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Topic: Arduino Due - Emulating Incremental Rotary Encoder Signals (Read 1 time) previous topic - next topic


Hi, for my current project I would like to emulate an incremental rotary encoder signal. Therefore I have to create six different signals A, B, Index (and their 3 inverted signals). I want to do this using 6 PWM signals with a duty cycle of 50%. The frequency of the PWM signals I determine, by continuously reading the voltage of the ADC pin. I succeeded with the A signal to vary freq. depending on the voltage with:

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//Set clock A to run at PWM_FREQUENCY * MAX_DUTY_CYCLE

For the B signal and inverse A and B I need to create a phase shift of 90 degrees for the B signal, and 180 degrees for inverse A and B. The frequency must remain identical. In the SAM3X datasheet I read about link channels in synchronous mode. Since I'm fairly new to programming, I do not know how I get this done. Is there someone who can help to me how to do this? Thanks!



my answer might be a bit late but I just needed the same thing and found out a nice way how to get the quadrature signals A and B and their inverse with 50% duty cycle.
The approach uses the internal PWM channels of the SAM3X8E that are on different pins than the normal PWM pins defined by the Arduino platform. They can be identified in the pinout diagram by labels like PWMLx and PWMHx.
These PWM channels offer the possibility of generating a 2-bit gray count signal on a given pair of PWM channels. This means that both PWM channels output a signal of given frequency and 50% duty cycle, but shifted by 90° in phase.

The following code generates such a coupled gray count signal on pins 35 (PWMH0) and 37 (PWMH1), corresponding to quadrature signals A and B. Naturally the inverted signals of A and B can be simultaneously found on the PWML0 and PWML1 channels (pins 34 and 36).

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// pin definitions
const int pwm_pin1 = 35; // PWMH0
const int pwm_pin2 = 37; // PWMH1
const int pwm_pin3 = 34; // PWML0
const int pwm_pin4 = 36; // PWML1
boolean sense = 0;       // 0 up counter, 1 down counter

const unsigned int mask_pwm_pin1 = digitalPinToBitMask(pwm_pin1);
const unsigned int mask_pwm_pin2 = digitalPinToBitMask(pwm_pin2);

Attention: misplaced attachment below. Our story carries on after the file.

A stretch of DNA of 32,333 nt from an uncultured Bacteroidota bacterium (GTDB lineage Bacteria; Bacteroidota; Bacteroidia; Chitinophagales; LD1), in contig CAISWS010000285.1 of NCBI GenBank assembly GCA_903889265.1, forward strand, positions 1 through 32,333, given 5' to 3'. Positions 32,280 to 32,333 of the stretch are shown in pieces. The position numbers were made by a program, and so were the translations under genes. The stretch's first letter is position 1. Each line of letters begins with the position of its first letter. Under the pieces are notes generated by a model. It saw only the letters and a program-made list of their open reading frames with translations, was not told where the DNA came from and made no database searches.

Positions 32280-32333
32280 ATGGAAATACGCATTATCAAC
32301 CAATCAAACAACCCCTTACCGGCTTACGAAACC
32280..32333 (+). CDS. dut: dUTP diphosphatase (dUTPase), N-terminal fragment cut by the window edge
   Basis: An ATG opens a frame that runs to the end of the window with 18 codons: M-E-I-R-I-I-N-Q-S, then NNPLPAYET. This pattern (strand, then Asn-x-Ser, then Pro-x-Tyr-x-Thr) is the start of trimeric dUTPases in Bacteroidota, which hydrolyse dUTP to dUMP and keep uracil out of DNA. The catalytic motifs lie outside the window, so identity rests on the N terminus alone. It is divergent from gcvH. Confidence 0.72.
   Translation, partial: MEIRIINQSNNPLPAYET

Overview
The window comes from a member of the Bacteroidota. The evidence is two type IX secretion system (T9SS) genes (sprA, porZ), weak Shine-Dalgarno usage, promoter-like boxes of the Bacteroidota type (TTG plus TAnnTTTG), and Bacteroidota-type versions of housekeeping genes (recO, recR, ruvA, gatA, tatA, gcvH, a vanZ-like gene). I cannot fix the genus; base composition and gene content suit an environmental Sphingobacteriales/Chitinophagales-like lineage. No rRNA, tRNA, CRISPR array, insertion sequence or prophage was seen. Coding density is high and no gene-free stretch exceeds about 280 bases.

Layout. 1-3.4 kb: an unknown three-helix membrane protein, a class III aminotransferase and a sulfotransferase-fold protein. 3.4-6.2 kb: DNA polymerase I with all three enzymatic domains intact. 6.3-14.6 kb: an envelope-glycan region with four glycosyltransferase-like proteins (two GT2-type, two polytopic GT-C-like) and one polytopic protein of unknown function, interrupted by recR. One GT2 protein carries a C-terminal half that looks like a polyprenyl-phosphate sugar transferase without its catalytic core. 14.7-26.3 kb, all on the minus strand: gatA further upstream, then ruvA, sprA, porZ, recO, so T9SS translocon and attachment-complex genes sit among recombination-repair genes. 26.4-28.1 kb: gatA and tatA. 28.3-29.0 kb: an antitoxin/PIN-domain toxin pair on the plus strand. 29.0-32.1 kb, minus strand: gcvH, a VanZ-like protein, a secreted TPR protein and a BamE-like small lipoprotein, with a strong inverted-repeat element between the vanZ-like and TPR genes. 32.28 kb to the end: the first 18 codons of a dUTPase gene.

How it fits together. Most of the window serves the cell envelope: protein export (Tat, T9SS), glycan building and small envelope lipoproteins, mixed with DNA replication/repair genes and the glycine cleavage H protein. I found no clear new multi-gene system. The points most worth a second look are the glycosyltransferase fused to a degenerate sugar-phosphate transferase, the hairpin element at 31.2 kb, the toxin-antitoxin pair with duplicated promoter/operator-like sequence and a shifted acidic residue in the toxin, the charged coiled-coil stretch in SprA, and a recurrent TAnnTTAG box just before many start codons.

const unsigned int mask_pwm_pin3 = digitalPinToBitMask(pwm_pin3);
const unsigned int mask_pwm_pin4 = digitalPinToBitMask(pwm_pin4);

void setup() {
    // to set the frequency of the quadrature signal in programm use REG_PWM_CPRDUPD0 = value, not REG_PWM_CPRD0 = value;

    // activate clock for PWM controller
    REG_PMC_PCER1 = 1<<4;           
    // activate correct peripheral functions for PWM pins, necessary for internal PWM mode
    REG_PIOC_PDR = mask_pwm_pin1;   
    REG_PIOC_ABSR |= mask_pwm_pin1;   
    REG_PIOC_PDR = mask_pwm_pin2;   
    REG_PIOC_ABSR |= mask_pwm_pin2;   
    REG_PIOC_PDR = mask_pwm_pin3;   
    REG_PIOC_ABSR |= mask_pwm_pin3; 
    REG_PIOC_PDR = mask_pwm_pin4;   
    REG_PIOC_ABSR |= mask_pwm_pin4;   

    REG_PWM_CLK = 0;                // choose clock reference, 0 -> full MCLK as reference 84MHz, determines the possible range of PWM freq
    REG_PWM_CPRD0 = 840;            // initialize gray code PWM slope period -> T = value/84MHz (2<value<16bit), value=840 -> 100kHz slope rate
    REG_PWM_CDTY0 = 1;              // initialize duty cycle at 1 (meaningless but necessary for it to work, for values of 0 or >=CPRD0 the gray mode doesn't work)
    REG_PWM_SMMR = (1<<0)|(sense<<16); // enable gray counter for channel 0 and 1
    REG_PWM_ENA = (1<<0)|(1<<1);    // enable PWM channels 0 and 1 (pin 35 = PWMH0, complement on pin 34 = PWML0 and pin 37 = PWMH1, complement on pin 36 = PWML1)

void loop() {
  // ramping down the frequency
  for (int i = 2; i<1000; i++) {
    REG_PWM_CPRDUPD0 = i*10;

The frequency of the PWM signal can be chosen by setting the value in the CPRDUPD register (REG_PWM_CPRDUPD0 = value). Possible working values are from 2 to 2^16. The according slope rate calculates to f = 84MHz/value when the master clock is chosen as a reference (REG_PWM_CLK = 0). This enables values of slope rates between about 1kHz and 42MHz.
If lower frequencies are needed a clock divider needs to be activated in the REG_PWM_CLK register (please look in the datasheet for details). The counter direction can be chosen by setting the sense variable to either 1 or 0.

By this you can create quite simply the quadrature A and B signals as well as their inverse, but you'd still need to do some work to get proper Index signals.

However I hope this might still help you or someone else.


Thanks schwingkopf for your good explanation! I had mine working by using the dead time generator. You had to sync all channels etc (a lot more work). This solution is much better (using it now)!

Things I noticed:
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REG_PWM_CLK = ...;                                       // changing the MCK doesn't work for me this way
PWM->PWM_CH_NUM[0].PWM_CMR = 0x....        // only like this

When using the full MCK I get a range of 10,5 MHz (CPRD = 2) to 320 Hz (CPRD = 65535) (scoped this)
So this means 84MHz / (CPRD * 4) = freq?


Hi vorkiej,

you are right about the MCK thing, the PWM_CLK register only selects the clock dividers but they have to be configured in the CMR register... good point ;)

Concerning the frequency: you are probably talking about the real frequency on one single PWM channel output (1 / full period). This is correct that they have a frequency of 84MHz / (CPRD * 4) = freq, but I was talking about the frequency at which a slope on either of the two channels appears (which I think is the more relevant quantity when using a quadrature decoder) which happens 4 times during one full period cycle. Thats where the factor of 4 comes from ;)

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